The phrase ‘legal storytelling’ seems contrary— the credibility of those in the legal community is more often thought to be measured through research, data and solid evidence than by engaging stories. Yet, for those practicing immigration law, the ability to breathe life into your brand message and elevate the human experiences of clients is a key in advocating for the rights of immigrants, refugees, and asylum-seekers.
Immigration law practitioners occupy a unique space in the arena of brand storytelling, as a well-told story can be much more than an interesting read, but a motivating call-to-action, promoting public engagement and shaping opinion.
By blending their legal expertise, the personal challenges of clients and a solid social media and blogging strategy, immigration attorneys and law firms can create and share their own impactful storytelling and work toward an immigrant-inclusive vision.
Branded content is stronger content
At its core, storytelling is means of expressing what your brand values and the topics that your practice is most connected to. Stories that are personal and meaningful will educates users while injecting a relatable, warm quality to your voice. In consistently delivering branded content through storytelling, your practice gains the flexibility to interact with your social following beyond the informational or promotional. And they respond to that.
Branded content is proven to be more successful in terms of favorability, memorability, and effectiveness in persuading users to trust your services. In contrast to traditional display ads, branded content is 59 percentage points more successful in aided recall and 7 percentage points higher in terms of brand favorability.
Sharing quality stories produces content that educates potential and current clients— it is content that sticks in their minds. Messages delivered in the form of stories can be up to two times more memorable than simple facts, providing your practice the opportunity to increase brand trust and distinguish your work from that of others.
Embracing the emotional builds authenticity
For readers, viewers or listeners, content must be accessible. Rather than share stories that read like well-ironed opening statements, content that emphasizes the humanity of the subject will translate well with its audience. The experiences of immigrants and refugees are invariably personal and well-told stories rely on the honest, authentic and emotional elements of those experiences.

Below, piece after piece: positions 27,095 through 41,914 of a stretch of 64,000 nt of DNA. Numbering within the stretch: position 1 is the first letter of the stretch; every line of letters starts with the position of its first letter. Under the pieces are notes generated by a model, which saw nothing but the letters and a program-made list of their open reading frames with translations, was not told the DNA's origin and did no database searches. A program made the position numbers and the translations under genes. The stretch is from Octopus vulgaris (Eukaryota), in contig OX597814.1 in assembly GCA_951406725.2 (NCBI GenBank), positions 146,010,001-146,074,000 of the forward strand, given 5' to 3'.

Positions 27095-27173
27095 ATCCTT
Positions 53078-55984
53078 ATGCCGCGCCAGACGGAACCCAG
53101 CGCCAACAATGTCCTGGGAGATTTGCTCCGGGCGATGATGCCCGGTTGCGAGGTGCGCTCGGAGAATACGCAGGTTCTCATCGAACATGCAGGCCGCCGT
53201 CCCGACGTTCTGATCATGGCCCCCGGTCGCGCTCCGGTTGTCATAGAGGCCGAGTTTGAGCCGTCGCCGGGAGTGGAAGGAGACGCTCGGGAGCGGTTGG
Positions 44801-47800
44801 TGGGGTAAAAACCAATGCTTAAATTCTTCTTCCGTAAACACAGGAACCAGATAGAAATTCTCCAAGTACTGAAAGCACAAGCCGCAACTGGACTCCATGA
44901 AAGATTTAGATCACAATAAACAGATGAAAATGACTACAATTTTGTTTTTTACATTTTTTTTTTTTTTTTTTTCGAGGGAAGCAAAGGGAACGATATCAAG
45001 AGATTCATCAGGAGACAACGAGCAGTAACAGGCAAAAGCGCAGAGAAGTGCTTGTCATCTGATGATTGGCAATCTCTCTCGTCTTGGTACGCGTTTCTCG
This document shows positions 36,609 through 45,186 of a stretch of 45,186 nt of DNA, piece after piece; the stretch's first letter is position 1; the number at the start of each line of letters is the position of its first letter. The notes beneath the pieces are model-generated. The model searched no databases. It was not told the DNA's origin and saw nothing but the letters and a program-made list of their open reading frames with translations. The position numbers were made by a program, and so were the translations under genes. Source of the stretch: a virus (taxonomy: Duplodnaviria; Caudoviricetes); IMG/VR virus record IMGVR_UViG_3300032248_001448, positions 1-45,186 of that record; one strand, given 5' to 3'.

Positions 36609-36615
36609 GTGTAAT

Obviously, there is little emotional value in wide blocks of jargon-filled text. The inclusion of photographs, visual aids and even videos in stories help capture the spirit and voice their subjects, delivering content in more digestible and shareable mediums and allowing viewers to connect to their stories. Well-executed and captivating stories present seemingly complex, and sometimes dull, issues through relevant discussion and relatable formats.
In highlighting personal and vulnerable stories, you emphasize your investment in the well-being of your clients, which in part contributes to the credibility of your work. Expressing concern for the emotional needs of potential and current clients will impact their trust and future actions with your firm.
Stories and social media are a strong pairing
While it may not be appropriate for your firm to occupy every social site, there is likely a social media platform fitting for the goals of your practice. LinkedIn has long been a useful platform for professional networking. Lawyers used Twitter to assemble legal resources for those affected by President Trump’s travel ban. As 74 percent of respondents from a 2016 ABA survey report that their firms maintain a presence on social channels, there should be little question about the compatibility of law and social media.
Another effective medium for sharing stories and interviews is through a legal topic blog, as the content can be formatted to your own site, is not limited by character or word counts, and positively impacts your site’s search engine performance.
Given our digital environment, immigration law practitioners who aren’t leveraging social and blogging platforms are missing out on increased case visibility and failing to amplify the voices of their clients.
Tell stories with the intent to motivate change
For immigration law practitioners, sharing the experiences of clients goes beyond brand storytelling— these stories advocate for change, educate viewers and reinforce your expertise and reliability. Social media and blogging platforms can be used to speak about your work beyond FAQs and contact pages and express the core values of your immigration law practice.